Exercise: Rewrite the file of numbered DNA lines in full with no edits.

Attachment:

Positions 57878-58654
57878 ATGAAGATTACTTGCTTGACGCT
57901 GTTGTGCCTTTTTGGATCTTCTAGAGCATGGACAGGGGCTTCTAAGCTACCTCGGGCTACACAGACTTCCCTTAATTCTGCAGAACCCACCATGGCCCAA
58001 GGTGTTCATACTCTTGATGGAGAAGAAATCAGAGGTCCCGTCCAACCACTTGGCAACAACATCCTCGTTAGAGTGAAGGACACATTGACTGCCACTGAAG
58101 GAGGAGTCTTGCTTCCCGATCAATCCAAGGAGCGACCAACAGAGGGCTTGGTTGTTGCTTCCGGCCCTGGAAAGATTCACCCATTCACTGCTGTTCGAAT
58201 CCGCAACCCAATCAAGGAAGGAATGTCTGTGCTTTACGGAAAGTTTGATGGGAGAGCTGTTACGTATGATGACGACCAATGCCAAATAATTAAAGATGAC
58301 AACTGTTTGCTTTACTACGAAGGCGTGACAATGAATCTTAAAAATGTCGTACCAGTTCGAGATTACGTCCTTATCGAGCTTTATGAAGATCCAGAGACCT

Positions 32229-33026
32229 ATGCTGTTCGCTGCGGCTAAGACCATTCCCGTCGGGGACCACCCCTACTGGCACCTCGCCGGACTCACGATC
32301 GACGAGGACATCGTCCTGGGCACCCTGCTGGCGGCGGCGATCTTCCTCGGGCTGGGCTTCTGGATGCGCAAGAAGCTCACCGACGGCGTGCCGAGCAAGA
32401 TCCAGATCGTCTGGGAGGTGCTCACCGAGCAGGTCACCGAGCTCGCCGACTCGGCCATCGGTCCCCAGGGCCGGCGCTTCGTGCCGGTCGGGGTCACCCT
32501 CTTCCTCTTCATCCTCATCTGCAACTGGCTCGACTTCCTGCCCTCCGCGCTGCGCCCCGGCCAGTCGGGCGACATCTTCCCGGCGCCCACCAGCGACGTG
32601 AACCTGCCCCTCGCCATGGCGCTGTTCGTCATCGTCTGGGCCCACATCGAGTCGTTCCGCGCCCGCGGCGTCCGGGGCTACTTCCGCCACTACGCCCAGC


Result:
Positions 57878-58654
57878 ATGAAGATTACTTGCTTGACGCT
57901 GTTGTGCCTTTTTGGATCTTCTAGAGCATGGACAGGGGCTTCTAAGCTACCTCGGGCTACACAGACTTCCCTTAATTCTGCAGAACCCACCATGGCCCAA
58001 GGTGTTCATACTCTTGATGGAGAAGAAATCAGAGGTCCCGTCCAACCACTTGGCAACAACATCCTCGTTAGAGTGAAGGACACATTGACTGCCACTGAAG
58101 GAGGAGTCTTGCTTCCCGATCAATCCAAGGAGCGACCAACAGAGGGCTTGGTTGTTGCTTCCGGCCCTGGAAAGATTCACCCATTCACTGCTGTTCGAAT
58201 CCGCAACCCAATCAAGGAAGGAATGTCTGTGCTTTACGGAAAGTTTGATGGGAGAGCTGTTACGTATGATGACGACCAATGCCAAATAATTAAAGATGAC
58301 AACTGTTTGCTTTACTACGAAGGCGTGACAATGAATCTTAAAAATGTCGTACCAGTTCGAGATTACGTCCTTATCGAGCTTTATGAAGATCCAGAGACCT

Positions 32229-33026
32229 ATGCTGTTCGCTGCGGCTAAGACCATTCCCGTCGGGGACCACCCCTACTGGCACCTCGCCGGACTCACGATC
32301 GACGAGGACATCGTCCTGGGCACCCTGCTGGCGGCGGCGATCTTCCTCGGGCTGGGCTTCTGGATGCGCAAGAAGCTCACCGACGGCGTGCCGAGCAAGA
32401 TCCAGATCGTCTGGGAGGTGCTCACCGAGCAGGTCACCGAGCTCGCCGACTCGGCCATCGGTCCCCAGGGCCGGCGCTTCGTGCCGGTCGGGGTCACCCT
32501 CTTCCTCTTCATCCTCATCTGCAACTGGCTCGACTTCCTGCCCTCCGCGCTGCGCCCCGGCCAGTCGGGCGACATCTTCCCGGCGCCCACCAGCGACGTG
32601 AACCTGCCCCTCGCCATGGCGCTGTTCGTCATCGTCTGGGCCCACATCGAGTCGTTCCGCGCCCGCGGCGTCCGGGGCTACTTCCGCCACTACGCCCAGC